It is Andrew plus the mini-exodus of the post-1993 annulled elections, only more gifted and determined than both combined. These are the ones Obasanjo hopes would pour the anger, rage and frustration of #Endsars and the current economic hardship into an electoral tide that would sweep away the old order.

The affected parties also know that Obasanjo’s target – the registered remnant not yet on the “japa wave”, that curious, largely agnostic, adventurous and irreverent block – might play an important role in this election.

In addition to being the country’s largest vote banks, three regions – the North-West, the South-West, and the South South – currently hold the largest concentration of this youth population. According to records from the National Population Commission (NPC), five states – Kano (3.4m); Lagos (2.7m); Oyo (1.7m); Kaduna (2.1m); and Rivers States (1.8m) – have the highest overall youth population between the ages of 20 and 34 among Nigeria’s top 10.

Another problem which Obasanjo identified correctly is the sheer scale, scope and complexity of the work required to retrieve Nigeria from the brink. With inflation at 23 percent; youth unemployment at 33 percent; foreign exchange scarcity; declining production and receipts from oil sales; and a looming debt crisis, even Obasanjo’s worst critics might agree that Buhari appears to have used up his successor’s honeymoon.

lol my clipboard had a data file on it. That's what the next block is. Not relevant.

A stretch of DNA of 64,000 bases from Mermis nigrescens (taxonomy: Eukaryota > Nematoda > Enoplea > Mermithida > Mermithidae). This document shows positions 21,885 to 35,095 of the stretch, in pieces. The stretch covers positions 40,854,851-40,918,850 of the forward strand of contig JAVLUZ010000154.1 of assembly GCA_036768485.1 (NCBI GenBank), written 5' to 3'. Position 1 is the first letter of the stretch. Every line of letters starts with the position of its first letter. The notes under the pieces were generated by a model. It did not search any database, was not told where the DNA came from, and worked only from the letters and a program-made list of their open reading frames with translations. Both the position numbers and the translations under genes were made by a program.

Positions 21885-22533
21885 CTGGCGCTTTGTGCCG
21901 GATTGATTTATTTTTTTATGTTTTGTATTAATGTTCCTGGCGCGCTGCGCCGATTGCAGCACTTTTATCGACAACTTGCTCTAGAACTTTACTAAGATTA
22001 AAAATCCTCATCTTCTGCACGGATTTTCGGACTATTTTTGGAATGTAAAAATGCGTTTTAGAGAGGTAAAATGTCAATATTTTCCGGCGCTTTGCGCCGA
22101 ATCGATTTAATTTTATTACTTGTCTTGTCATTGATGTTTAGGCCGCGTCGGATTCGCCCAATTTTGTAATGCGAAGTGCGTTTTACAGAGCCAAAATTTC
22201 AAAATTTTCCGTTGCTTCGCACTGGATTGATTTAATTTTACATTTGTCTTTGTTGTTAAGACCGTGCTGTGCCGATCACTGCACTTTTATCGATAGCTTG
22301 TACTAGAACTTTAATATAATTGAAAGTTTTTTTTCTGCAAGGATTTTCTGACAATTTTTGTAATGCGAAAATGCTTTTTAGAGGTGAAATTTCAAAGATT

What then, is the problem with Obasanjo’s letter? Surely, he is entitled to his choice and opinion which, however weighty, have not always been consequential in all elections.

Apart from 1979, when his military government foisted Shehu Shagari on the country, MKO Abiola won in 1993; and Buhari in 2019, both in spite of him. And even when he was a candidate, he lost resoundingly in his own state and his South-West backyard in 1999, only to wrest swathes of the region in a do-or-die subterfuge four years later.